• White
  • Male
  • 21 or older
  • Not Disabled
  • Of Sound Mind
  • Not in the Military
  • Not a pauper (living on public charity)

The states of Massachusetts, Rhode Island, Maine, Vermont, and New Hampshire allowed African Americans to vote in 1860.

Photo of 1860 Voting Ticket

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In 1860, the polling place operated differently than it does today. Voting men would receive a paper ticket for the party of their choice. On Election Day the official would announce each vote out loud before placing it in the ballot box. Rather than voting for individuals a man would be voting for the entire list of candidates from that party, from the local to national level. Obviously the public nature of the voting process left room for corruption imagine your boss standing at the polling place to hear if you voted for his candidate!

The Outcome

Today we recognize that geography plays a role in the outcome of an election. We watch the political map as red states and blue states appear in regional clusters and the geographic and ideological makeup of a state can often be used to guess its outcome. In 1860 geography was a huge factor in the way the election would play out.

  • Lincoln was not on the ballot in Southern states.
  • The Democratic Party was divided between Northern and Southern factions.
  • People living in the territories could not vote.
  • For the first time in U.S. history the original 13 states controlled less than 50% of the electoral vote.
  • The opinions of the general population in South Carolina were not represented as they did not yet have a popular vote.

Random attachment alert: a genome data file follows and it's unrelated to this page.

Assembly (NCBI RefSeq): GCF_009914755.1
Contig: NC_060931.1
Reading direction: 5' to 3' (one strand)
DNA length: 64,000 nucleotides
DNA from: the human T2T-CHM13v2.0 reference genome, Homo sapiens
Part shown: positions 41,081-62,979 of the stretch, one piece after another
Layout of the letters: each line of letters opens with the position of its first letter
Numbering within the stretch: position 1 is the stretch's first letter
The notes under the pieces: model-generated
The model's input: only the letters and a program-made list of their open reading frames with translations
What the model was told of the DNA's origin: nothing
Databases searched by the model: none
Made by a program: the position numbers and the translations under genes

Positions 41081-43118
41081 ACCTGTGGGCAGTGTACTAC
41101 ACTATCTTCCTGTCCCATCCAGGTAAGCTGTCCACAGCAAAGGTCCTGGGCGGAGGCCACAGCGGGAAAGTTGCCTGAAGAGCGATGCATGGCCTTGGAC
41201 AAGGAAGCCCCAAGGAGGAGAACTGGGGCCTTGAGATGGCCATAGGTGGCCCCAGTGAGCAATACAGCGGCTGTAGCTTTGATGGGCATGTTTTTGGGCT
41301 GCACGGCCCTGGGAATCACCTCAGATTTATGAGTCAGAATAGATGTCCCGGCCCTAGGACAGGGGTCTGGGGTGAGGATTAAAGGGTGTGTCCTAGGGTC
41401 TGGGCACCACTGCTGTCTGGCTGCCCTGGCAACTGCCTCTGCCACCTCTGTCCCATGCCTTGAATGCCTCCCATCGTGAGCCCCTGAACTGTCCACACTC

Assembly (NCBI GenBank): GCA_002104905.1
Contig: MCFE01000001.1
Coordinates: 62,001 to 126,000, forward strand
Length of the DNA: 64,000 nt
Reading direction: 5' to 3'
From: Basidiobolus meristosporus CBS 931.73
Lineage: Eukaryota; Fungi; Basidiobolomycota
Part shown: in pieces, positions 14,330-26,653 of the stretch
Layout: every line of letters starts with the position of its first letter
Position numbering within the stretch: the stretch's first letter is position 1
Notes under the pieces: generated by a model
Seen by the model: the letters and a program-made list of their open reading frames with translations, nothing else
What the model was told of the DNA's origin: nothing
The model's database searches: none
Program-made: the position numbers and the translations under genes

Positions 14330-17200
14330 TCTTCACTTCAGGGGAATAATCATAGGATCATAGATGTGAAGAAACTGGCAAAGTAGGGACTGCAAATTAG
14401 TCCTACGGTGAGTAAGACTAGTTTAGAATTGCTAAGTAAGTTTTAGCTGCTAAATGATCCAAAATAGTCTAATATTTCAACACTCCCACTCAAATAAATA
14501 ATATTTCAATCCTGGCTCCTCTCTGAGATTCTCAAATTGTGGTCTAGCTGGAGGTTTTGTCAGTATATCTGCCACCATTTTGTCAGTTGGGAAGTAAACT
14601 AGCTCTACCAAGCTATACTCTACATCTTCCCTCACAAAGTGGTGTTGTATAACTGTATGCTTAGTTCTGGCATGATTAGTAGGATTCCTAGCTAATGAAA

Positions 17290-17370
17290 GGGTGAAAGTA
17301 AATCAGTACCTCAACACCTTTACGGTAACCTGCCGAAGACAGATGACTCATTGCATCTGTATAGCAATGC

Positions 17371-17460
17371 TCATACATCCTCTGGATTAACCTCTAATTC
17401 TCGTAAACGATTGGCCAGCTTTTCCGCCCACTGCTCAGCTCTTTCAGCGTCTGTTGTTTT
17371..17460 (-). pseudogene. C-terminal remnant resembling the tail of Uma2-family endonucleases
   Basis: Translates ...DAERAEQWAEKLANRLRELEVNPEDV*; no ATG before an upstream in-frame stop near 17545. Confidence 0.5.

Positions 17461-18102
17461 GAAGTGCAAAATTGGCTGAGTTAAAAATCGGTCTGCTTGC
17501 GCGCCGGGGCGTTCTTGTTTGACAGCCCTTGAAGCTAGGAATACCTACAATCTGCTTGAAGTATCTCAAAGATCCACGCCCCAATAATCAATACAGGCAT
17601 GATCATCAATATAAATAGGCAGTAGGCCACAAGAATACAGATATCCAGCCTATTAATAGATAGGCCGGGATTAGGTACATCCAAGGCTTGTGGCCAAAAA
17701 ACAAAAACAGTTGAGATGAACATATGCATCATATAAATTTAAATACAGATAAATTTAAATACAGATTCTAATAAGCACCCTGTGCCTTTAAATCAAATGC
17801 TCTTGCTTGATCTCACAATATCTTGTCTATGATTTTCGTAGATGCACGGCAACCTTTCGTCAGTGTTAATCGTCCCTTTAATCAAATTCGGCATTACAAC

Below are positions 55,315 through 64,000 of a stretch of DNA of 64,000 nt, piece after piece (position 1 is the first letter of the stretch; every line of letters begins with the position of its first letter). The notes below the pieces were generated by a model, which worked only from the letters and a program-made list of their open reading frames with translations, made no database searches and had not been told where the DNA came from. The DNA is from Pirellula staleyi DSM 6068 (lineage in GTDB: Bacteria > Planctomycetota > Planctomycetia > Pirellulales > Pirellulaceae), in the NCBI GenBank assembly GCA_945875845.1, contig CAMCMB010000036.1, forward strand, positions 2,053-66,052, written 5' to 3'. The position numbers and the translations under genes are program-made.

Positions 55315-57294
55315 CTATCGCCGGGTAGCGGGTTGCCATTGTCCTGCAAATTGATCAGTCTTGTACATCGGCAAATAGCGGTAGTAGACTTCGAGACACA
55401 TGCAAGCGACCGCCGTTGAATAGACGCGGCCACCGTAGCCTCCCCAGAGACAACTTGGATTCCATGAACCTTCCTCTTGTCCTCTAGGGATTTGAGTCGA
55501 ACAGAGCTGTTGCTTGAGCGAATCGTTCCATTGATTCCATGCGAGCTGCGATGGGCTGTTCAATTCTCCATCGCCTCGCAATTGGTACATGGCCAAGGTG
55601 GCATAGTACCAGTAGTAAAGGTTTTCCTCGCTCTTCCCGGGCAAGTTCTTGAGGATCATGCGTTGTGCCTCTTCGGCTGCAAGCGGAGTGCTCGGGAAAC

• Slave states counted 3/5 of their enslaved population when determining the number of electoral votes. This meant more votes for the state even though the opinions of these people were not represented. In a state like Virginia, where 1/3 of the population was enslaved, this was a big deal.
Photo of Abraham Lincoln Ticket Flag

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Ultimately, Abraham Lincoln was elected the 16th President of the United States of America the first president ever to be elected with less than 50% of the vote. Lincoln’s victory was an amazing feat considering that he won only two counties in the entire south and he did not receive a single vote from the nine Representatives and Senators from Maine.

Photo of post election flyer saying the union is dissolved

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The discontent was immediate. The election of 1860 proved to be the breaking point for an already unstable nation. By Lincoln’s inauguration in March, 1861 seven states from the Deep South had already left the Union. Lincoln closed his first inaugural address with the plea that his nation not be torn apart by war.

"I am loath to close. We are not enemies, but friends. We must not be enemies. Though passion may have strained it must not break our bonds of affection. The mystic chords of memory, stretching from every battlefield and patriot grave to every living heart and hearthstone all over this broad land, will yet swell the chorus of the Union, when again touched, as surely they will be, by the better angels of our nature."

Lincoln did not get his wish but would instead guide his shattered country through four years of war. In true democratic fashion, it would be up to the citizens of this nation and the president they elected to write the future of the Union and the promise of freedom for all.

Last updated: November 4, 2016